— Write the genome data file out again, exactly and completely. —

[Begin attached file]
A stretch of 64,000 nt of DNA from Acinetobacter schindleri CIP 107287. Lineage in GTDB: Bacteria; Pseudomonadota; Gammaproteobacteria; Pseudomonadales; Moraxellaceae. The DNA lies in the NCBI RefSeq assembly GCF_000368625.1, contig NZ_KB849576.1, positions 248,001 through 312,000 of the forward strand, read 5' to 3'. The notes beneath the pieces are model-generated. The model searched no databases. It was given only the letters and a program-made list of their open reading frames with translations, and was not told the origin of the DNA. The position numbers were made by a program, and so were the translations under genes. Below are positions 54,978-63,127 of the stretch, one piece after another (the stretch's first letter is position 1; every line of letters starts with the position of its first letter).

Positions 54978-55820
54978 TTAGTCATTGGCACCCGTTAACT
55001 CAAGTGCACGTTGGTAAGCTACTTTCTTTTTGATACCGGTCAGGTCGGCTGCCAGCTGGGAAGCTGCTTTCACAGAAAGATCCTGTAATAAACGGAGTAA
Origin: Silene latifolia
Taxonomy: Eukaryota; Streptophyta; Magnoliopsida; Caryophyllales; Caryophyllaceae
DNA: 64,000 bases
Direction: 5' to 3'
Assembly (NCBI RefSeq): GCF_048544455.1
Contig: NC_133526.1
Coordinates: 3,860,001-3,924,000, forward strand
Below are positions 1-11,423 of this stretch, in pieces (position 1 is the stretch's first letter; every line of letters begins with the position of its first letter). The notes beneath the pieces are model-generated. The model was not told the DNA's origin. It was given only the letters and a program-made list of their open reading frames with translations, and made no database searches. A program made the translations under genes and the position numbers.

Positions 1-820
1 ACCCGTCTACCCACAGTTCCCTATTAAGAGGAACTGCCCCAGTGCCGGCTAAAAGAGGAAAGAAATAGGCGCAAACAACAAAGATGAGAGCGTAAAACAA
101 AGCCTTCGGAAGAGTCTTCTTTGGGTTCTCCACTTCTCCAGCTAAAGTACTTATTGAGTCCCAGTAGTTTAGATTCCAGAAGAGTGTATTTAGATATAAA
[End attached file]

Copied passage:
A stretch of 64,000 nt of DNA from Acinetobacter schindleri CIP 107287. Lineage in GTDB: Bacteria; Pseudomonadota; Gammaproteobacteria; Pseudomonadales; Moraxellaceae. The DNA lies in the NCBI RefSeq assembly GCF_000368625.1, contig NZ_KB849576.1, positions 248,001 through 312,000 of the forward strand, read 5' to 3'. The notes beneath the pieces are model-generated. The model searched no databases. It was given only the letters and a program-made list of their open reading frames with translations, and was not told the origin of the DNA. The position numbers were made by a program, and so were the translations under genes. Below are positions 54,978-63,127 of the stretch, one piece after another (the stretch's first letter is position 1; every line of letters starts with the position of its first letter).

Positions 54978-55820
54978 TTAGTCATTGGCACCCGTTAACT
55001 CAAGTGCACGTTGGTAAGCTACTTTCTTTTTGATACCGGTCAGGTCGGCTGCCAGCTGGGAAGCTGCTTTCACAGAAAGATCCTGTAATAAACGGAGTAA
Origin: Silene latifolia
Taxonomy: Eukaryota; Streptophyta; Magnoliopsida; Caryophyllales; Caryophyllaceae
DNA: 64,000 bases
Direction: 5' to 3'
Assembly (NCBI RefSeq): GCF_048544455.1
Contig: NC_133526.1
Coordinates: 3,860,001-3,924,000, forward strand
Below are positions 1-11,423 of this stretch, in pieces (position 1 is the stretch's first letter; every line of letters begins with the position of its first letter). The notes beneath the pieces are model-generated. The model was not told the DNA's origin. It was given only the letters and a program-made list of their open reading frames with translations, and made no database searches. A program made the translations under genes and the position numbers.

Positions 1-820
1 ACCCGTCTACCCACAGTTCCCTATTAAGAGGAACTGCCCCAGTGCCGGCTAAAAGAGGAAAGAAATAGGCGCAAACAACAAAGATGAGAGCGTAAAACAA
101 AGCCTTCGGAAGAGTCTTCTTTGGGTTCTCCACTTCTCCAGCTAAAGTACTTATTGAGTCCCAGTAGTTTAGATTCCAGAAGAGTGTATTTAGATATAAA